My older daughter was working on percentages and ratios earlier today and happened to remark to me, “Daddy said this is the math I’ll find myself using most often – in the grocery store and stuff like that.”
We started listing off kinds of math and where they were most used. (Yes, I know there’s probably a better term for “kinds of math.” English major – give me a break.) We came up with the math you use shopping (percentages), and the math you use baking (fractions), and the math you use if you’re an architect or a carpenter (geometry), and the math you use keeping track of your spending and even, for us old people, balancing a checkbook (good old adding and subtracting). . .we were at this for a while.
I said, “I wish they would divide math up for you in school that way. Let you know what kinds of math are just good to learn because learning them helps you think better and what kinds of math you will use later.”“Yes,” she said; “there’s the math you learn just because it helps your brain grow and think logically, and the math you will use buying cookies.”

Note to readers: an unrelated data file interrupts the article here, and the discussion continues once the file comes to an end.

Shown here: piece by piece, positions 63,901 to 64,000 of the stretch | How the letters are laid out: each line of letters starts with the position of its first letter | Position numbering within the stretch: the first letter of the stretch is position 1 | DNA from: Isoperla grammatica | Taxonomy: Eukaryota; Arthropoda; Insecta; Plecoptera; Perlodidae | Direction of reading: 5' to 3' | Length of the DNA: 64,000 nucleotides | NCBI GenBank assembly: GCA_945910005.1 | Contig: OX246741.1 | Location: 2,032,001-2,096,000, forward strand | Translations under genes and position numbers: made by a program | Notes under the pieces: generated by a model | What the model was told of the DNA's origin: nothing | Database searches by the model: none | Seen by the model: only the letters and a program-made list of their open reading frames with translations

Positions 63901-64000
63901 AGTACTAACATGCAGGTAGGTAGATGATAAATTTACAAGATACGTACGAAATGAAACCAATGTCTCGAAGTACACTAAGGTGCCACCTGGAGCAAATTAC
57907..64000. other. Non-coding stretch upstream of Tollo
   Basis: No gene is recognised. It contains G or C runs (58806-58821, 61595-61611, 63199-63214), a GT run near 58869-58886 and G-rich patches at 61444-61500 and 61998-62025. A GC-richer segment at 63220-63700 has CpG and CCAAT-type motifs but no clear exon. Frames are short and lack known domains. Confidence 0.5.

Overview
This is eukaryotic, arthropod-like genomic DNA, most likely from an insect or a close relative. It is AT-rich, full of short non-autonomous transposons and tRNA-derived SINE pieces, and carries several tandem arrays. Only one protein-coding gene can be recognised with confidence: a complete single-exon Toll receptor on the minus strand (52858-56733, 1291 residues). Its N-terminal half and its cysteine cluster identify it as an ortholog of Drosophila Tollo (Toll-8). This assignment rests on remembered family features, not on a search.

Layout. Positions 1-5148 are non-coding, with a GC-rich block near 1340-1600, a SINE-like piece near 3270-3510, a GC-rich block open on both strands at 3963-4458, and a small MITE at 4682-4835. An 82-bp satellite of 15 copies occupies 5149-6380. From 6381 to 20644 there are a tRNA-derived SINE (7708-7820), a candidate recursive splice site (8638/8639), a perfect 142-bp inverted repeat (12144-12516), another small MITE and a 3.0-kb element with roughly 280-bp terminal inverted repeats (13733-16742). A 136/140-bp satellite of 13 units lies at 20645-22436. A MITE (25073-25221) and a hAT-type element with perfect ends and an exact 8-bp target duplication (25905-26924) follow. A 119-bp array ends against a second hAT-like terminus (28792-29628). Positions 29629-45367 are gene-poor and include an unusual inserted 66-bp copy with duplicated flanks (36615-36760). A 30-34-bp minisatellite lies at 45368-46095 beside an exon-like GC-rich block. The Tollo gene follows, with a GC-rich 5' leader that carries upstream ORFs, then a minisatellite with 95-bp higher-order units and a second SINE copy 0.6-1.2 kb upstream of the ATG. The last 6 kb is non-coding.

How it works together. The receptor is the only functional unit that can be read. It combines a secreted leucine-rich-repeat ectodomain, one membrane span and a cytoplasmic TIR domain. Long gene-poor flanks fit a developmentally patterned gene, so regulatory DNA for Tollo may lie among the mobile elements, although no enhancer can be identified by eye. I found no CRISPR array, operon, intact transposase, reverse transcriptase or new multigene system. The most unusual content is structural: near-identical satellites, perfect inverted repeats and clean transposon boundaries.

I am a huge proponent of the liberal arts. I have a B.A., several M.A.’s, and a Ph.D. in liberal arts-related fields – my only non-liberal arts degree is the library science one. I believe in learning for its own sake as a way of building character and connecting us with the transcendent.
I also believe that it wouldn’t hurt us to tell people when we’re learning things that are learned not for their own sake, or even for our own sake alone, but to make us more informed and more competent citizens and consumers – and make us ready to contribute to the common good. Wherever and in whatever ways we find ourselves being educated, we need to learn some of both kinds of things.
Just a few thoughts. But I’m definitely going to divide things in my head now between what I’m learning to help my brain grow and what I’m learning so I can buy cookies.